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Diabetic Population-Based Model to Estimate Impact of Ranibizumab on Diabetic Retinopathy Severity in Patients with Diabetic Macular Edema

Authors Varma R, Bressler NM, Doan QV, Suñer IJ, Danese M, Dolan CM, Lee A, Ehrlich JS, Rajput Y

Received 1 November 2019

Accepted for publication 4 March 2020

Published 7 May 2020 Volume 2020:14 Pages 1249—1259

DOI https://doi.org/10.2147/OPTH.S236636

Checked for plagiarism Yes

Review by Single-blind

Peer reviewer comments 2

Editor who approved publication: Dr Scott Fraser


Rohit Varma,1 Neil M Bressler,2 Quan V Doan,3 Ivan J Suñer,4 Mark Danese,3 Chantal M Dolan,5 Abraham Lee,3 Jason S Ehrlich,5 Yamina Rajput5

1Southern California Eye Institute, CHA Hollywood Presbyterian Medical Center, Los Angeles, CA, USA; 2Johns Hopkins University, Baltimore, MD, USA; 3Outcomes Insights, Inc., Westlake Village, CA, USA; 4Retina Associates of Florida, Tampa, FL, USA; 5Genentech, Inc., South San Francisco, CA, USA

Correspondence: Rohit Varma
Southern California Eye Institute, CHA Hollywood Presbyterian Medical Center, 1300 N. Vermont Avenue, Los Angeles, CA 90027, USA
Tel +1 833 270 3937
Email rvarma@sceyes.org

Purpose: Estimate effects of ranibizumab on diabetic retinopathy (DR) severity in US Hispanic and non-Hispanic white persons with center-involved diabetic macular edema (DME) causing vision impairment for whom ranibizumab treatment would be considered.
Patients and Methods: This model simulated DR severity outcomes over 2 years in the better-seeing eye using US census, National Health and Nutrition Examination Survey, Wisconsin Epidemiologic Study of Diabetic Retinopathy, and Los Angeles Latino Eye Study data. Baseline DR severity estimated from Diabetic Retinopathy Clinical Research Network trial data. Changes in DR severity after 2 years, with/without monthly ranibizumab (0.3 or 0.5 mg), were estimated from Phase III clinical trial data (RIDE/RISE) using a 2-dimensional Monte Carlo simulation model. Number of patients over a 2-year period for whom 1) DR severity worsening was avoided, 2) DR severity improved, and 3) selected clinical events related to proliferative DR (PDR) occurred, was estimated.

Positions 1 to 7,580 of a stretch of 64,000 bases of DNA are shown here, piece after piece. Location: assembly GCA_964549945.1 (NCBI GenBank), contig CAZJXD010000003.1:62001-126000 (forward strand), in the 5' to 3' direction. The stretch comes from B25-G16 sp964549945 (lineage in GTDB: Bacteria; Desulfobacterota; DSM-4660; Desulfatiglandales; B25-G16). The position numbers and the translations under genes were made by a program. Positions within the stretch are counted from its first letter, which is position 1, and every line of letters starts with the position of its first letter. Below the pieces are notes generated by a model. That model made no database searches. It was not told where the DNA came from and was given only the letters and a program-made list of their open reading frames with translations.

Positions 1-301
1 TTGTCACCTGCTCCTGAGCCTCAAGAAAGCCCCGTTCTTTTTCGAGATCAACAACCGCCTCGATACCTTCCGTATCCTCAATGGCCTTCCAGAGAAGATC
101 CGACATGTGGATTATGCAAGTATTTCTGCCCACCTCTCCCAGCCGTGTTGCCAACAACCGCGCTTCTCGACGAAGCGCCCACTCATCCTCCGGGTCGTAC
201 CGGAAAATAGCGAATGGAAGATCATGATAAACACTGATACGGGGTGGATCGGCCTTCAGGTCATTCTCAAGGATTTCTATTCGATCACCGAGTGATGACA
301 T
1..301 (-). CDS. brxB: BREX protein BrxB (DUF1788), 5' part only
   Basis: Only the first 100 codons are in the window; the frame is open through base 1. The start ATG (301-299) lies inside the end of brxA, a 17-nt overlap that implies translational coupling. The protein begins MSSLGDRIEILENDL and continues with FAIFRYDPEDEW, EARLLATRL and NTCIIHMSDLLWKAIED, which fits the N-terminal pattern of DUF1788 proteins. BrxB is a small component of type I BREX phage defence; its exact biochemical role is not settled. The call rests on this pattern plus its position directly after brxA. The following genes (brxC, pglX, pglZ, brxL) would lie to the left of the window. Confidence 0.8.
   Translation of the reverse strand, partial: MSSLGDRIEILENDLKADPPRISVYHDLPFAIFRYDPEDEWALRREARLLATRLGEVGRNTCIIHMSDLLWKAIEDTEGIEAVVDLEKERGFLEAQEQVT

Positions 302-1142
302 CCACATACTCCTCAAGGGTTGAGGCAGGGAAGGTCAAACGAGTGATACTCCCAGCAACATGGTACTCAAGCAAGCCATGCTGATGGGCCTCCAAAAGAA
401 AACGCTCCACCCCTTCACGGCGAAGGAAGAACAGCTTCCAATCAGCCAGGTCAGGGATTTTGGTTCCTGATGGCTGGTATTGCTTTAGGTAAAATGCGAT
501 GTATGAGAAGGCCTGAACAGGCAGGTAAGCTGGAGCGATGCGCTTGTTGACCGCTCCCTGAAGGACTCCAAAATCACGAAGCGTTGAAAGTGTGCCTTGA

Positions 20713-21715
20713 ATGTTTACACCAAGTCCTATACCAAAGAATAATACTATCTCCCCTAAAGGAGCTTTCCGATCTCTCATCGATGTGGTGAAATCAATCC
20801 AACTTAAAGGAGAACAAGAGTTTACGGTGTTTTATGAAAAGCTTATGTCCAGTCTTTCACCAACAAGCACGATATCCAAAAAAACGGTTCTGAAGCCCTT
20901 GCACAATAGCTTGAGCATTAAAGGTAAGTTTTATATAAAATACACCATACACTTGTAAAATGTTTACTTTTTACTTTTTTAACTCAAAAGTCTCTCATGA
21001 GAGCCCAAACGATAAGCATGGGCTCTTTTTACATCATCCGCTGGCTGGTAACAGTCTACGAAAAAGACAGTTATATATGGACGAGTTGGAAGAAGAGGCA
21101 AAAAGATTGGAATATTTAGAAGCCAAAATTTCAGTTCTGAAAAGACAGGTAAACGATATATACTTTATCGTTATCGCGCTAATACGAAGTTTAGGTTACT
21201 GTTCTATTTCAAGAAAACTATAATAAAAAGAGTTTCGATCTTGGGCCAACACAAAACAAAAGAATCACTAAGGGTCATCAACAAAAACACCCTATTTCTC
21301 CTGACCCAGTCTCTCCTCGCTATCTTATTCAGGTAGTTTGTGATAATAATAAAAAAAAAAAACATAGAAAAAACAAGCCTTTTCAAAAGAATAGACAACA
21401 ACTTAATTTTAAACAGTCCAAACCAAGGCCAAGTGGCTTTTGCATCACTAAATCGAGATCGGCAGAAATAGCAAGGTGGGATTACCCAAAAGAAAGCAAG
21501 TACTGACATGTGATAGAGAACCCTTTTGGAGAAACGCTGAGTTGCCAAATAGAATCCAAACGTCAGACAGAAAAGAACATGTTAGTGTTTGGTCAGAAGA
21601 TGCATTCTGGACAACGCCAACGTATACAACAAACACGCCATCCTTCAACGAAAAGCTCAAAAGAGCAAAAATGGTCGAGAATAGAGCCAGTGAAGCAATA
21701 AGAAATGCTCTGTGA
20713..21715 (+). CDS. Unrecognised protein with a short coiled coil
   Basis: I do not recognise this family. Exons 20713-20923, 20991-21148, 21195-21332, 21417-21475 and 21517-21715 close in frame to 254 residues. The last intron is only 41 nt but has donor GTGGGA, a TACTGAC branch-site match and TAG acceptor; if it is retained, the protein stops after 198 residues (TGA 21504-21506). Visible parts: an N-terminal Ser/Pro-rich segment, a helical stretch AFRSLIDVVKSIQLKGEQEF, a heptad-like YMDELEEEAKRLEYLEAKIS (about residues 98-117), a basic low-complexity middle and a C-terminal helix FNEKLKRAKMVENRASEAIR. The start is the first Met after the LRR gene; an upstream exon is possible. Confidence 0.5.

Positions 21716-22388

Results: An estimated 37,274 US Hispanic and non-Hispanic white persons were projected to have DR with center-involved DME and be eligible for ranibizumab treatment. The number of persons with moderately severe non-proliferative DR (NPDR) or less severe DR at baseline who would worsen to PDR and experience a PDR complication over 2 years would be reduced from 437 with no ranibizumab to 19 with ranibizumab (95% reduction; 95% simulation interval [SI], 79– 100%). The number of persons with severe NPDR or less severe DR at baseline who would be expected to improve by ≥ 2 DR severity levels over 2 years would increase from 1706 with no ranibizumab to 13,042 with ranibizumab (682% increase; 95% SI, 478– 967%).
Conclusion: This model estimates that ranibizumab treatment in US Hispanic and non-Hispanic white patients with center-involved DME causing vision impairment would potentially reduce the number of patients with worsening DR and potentially increase the number with DR improvements.

Keywords: diabetic macular edema, diabetic retinopathy, population-based model

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